Crowley Addresses Doctor Shortage
By MEGAN MONTALVOAt a time when the country faces a looming doctor shortage, medical schools have responded by expanding enrollment numbers in an effort to combat the Statewide population increase.
However, despite this expansion, some fear not enough work is being done to address an impending lapse in the healthcare system.
Seeking to create a boost in the number of available physicians, U.S. Rep. Joe Crowley (D-Jackson Heights) announced the introduction of the Resident Physician Shortage Reduction Act of 2012 on Sept. 28.
If passed, the legislation would expand the current cap on the number of Medicare-supported training slots for doctors by helping to ensure teaching hospitals can meet the growing demands for physicians.
“We face a cruel irony: retiring baby boomers and the newly-insured, now covered through the Affordable Care Act, will be accessing our health care system in greater numbers, but we won’t have nearly enough doctors on-the-ready to deliver the health care services they’ll need,” Crowley said. “A doctor shortage is something we just can’t ignore.”
According to the Association of American Medical Colleges, the U.S. is expected to face a shortage of 45,000 primary care physicians in addition to 46,000 surgeons and medical specialists by the year 2020.
Under the proposed legislation, the number of Medicare-supported hospital residency positions would increase by 3,000 slots per year over five years, bringing the total number of slots available to approximately 102,000.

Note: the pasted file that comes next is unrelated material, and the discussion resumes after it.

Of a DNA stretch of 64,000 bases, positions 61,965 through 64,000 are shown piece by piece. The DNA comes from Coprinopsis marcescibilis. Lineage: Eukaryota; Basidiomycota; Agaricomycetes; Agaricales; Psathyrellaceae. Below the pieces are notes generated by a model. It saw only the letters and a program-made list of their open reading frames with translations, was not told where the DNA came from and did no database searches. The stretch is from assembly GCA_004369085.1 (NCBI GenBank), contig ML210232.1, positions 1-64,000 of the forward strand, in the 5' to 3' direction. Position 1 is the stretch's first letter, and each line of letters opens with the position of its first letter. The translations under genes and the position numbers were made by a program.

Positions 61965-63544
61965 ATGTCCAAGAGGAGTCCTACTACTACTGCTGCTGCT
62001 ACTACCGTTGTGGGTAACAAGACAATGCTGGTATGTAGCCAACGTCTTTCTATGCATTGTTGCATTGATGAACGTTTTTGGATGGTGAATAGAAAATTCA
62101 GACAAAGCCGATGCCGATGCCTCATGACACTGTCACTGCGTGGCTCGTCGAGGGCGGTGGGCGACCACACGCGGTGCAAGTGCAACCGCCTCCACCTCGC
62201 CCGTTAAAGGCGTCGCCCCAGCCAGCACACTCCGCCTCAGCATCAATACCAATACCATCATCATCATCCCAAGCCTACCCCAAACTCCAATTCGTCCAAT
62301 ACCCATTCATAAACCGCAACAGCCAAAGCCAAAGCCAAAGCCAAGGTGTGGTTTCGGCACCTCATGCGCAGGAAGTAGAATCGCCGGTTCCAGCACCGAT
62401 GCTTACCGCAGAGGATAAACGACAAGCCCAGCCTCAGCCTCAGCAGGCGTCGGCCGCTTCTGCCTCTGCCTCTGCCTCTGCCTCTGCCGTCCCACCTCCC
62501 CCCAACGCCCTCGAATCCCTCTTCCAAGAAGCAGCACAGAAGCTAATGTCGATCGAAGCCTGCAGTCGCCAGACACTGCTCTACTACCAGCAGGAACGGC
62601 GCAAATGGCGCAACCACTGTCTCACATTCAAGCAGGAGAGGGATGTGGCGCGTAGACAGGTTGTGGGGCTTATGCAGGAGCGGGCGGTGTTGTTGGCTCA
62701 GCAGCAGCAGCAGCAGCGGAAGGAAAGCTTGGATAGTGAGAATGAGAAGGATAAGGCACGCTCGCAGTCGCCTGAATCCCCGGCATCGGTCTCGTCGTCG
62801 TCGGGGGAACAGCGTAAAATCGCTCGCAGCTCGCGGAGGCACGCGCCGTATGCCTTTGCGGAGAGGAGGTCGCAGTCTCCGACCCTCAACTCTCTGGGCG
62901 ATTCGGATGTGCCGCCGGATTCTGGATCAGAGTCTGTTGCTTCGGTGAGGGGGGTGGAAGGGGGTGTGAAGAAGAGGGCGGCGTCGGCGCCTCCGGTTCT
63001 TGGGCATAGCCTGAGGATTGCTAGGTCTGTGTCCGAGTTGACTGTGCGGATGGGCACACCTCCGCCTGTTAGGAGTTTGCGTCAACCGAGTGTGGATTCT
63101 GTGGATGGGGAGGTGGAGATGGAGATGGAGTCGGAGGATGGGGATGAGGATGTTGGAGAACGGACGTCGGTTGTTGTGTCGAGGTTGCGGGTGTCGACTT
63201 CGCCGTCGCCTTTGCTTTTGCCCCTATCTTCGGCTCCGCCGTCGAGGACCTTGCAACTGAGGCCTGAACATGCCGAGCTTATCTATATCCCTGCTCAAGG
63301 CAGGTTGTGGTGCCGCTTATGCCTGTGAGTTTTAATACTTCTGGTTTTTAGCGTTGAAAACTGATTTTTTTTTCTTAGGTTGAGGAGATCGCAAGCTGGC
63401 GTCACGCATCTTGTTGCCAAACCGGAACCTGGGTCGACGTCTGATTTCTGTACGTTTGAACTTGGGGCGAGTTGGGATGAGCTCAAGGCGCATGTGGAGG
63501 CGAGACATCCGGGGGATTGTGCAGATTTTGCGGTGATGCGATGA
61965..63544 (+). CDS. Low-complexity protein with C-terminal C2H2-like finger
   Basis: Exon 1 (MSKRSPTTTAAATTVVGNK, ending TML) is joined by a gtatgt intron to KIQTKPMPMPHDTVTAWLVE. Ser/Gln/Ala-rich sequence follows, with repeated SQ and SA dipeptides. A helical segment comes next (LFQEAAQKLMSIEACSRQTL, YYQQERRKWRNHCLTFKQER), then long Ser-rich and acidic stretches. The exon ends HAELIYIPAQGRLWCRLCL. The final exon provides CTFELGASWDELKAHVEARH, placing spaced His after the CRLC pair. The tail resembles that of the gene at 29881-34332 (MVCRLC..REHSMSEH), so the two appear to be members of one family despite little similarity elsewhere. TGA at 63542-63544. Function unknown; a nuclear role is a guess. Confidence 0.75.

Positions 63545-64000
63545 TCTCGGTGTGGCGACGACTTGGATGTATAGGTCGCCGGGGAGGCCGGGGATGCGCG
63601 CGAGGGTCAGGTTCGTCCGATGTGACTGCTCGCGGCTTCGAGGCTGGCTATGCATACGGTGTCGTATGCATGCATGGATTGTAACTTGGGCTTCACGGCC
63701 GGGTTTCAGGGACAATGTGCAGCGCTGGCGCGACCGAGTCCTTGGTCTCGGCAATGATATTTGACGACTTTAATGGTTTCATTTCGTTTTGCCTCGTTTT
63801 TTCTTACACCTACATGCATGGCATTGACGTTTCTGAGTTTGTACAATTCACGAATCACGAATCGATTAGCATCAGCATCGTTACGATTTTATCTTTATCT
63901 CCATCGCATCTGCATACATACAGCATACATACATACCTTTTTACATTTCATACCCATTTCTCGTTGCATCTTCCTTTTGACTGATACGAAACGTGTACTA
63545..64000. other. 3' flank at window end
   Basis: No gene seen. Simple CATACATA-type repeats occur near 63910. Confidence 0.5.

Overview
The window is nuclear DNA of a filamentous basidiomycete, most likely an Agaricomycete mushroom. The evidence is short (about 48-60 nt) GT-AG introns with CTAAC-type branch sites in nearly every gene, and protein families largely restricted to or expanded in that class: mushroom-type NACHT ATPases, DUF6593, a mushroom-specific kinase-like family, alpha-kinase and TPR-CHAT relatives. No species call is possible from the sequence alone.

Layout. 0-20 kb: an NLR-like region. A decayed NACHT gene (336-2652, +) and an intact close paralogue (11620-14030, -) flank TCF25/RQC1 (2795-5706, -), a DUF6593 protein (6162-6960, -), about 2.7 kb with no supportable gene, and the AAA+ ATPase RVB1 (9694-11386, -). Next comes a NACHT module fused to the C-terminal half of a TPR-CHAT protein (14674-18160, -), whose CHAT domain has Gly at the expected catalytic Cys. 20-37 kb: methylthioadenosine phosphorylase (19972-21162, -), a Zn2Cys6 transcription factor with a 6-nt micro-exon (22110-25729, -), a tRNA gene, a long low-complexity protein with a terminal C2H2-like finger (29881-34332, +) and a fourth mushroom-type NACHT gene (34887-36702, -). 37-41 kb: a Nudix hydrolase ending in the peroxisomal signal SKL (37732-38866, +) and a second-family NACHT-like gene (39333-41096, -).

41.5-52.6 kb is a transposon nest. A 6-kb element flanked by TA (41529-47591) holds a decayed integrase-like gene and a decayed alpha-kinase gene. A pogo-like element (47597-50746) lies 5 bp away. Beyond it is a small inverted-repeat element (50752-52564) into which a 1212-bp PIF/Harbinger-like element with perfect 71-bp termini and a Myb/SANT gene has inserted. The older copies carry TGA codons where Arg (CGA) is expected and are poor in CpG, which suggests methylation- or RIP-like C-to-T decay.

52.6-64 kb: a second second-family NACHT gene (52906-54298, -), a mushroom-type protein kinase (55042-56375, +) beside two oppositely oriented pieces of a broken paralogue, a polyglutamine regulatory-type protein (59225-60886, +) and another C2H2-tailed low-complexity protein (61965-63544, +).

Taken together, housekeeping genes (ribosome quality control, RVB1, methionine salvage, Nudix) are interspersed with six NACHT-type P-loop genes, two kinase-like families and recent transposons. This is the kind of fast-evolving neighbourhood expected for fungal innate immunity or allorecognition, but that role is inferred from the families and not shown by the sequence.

The increase would give State hospitals the ability to train about 500 new doctors while placing an emphasis on expanding residency slots in primary care and other specialties necessary to meet the needs of a growing population.
Reinforcing the need for added support, members from the Association of American Medical Colleges, Greater New York Hospital Association and the Healthcare Association of New York State have spoken out in favor of the Crowley’s announcement.
“This bill will help ensure that teaching hospitals across the country can train a robust, desperately needed physician workforce that will deliver high-quality patient care for decades to come,” said Greater New York Hospital Association President Kenneth Raske. “We are extremely grateful to Representative Crowley for introducing this important legislation, and for recognizing that America’s looming physician shortage must be addressed right now.”
Reach Reporter Megan Montalvo at (718) 357-7400 Ext. 128 or mmontalvo@ queenstribune.com.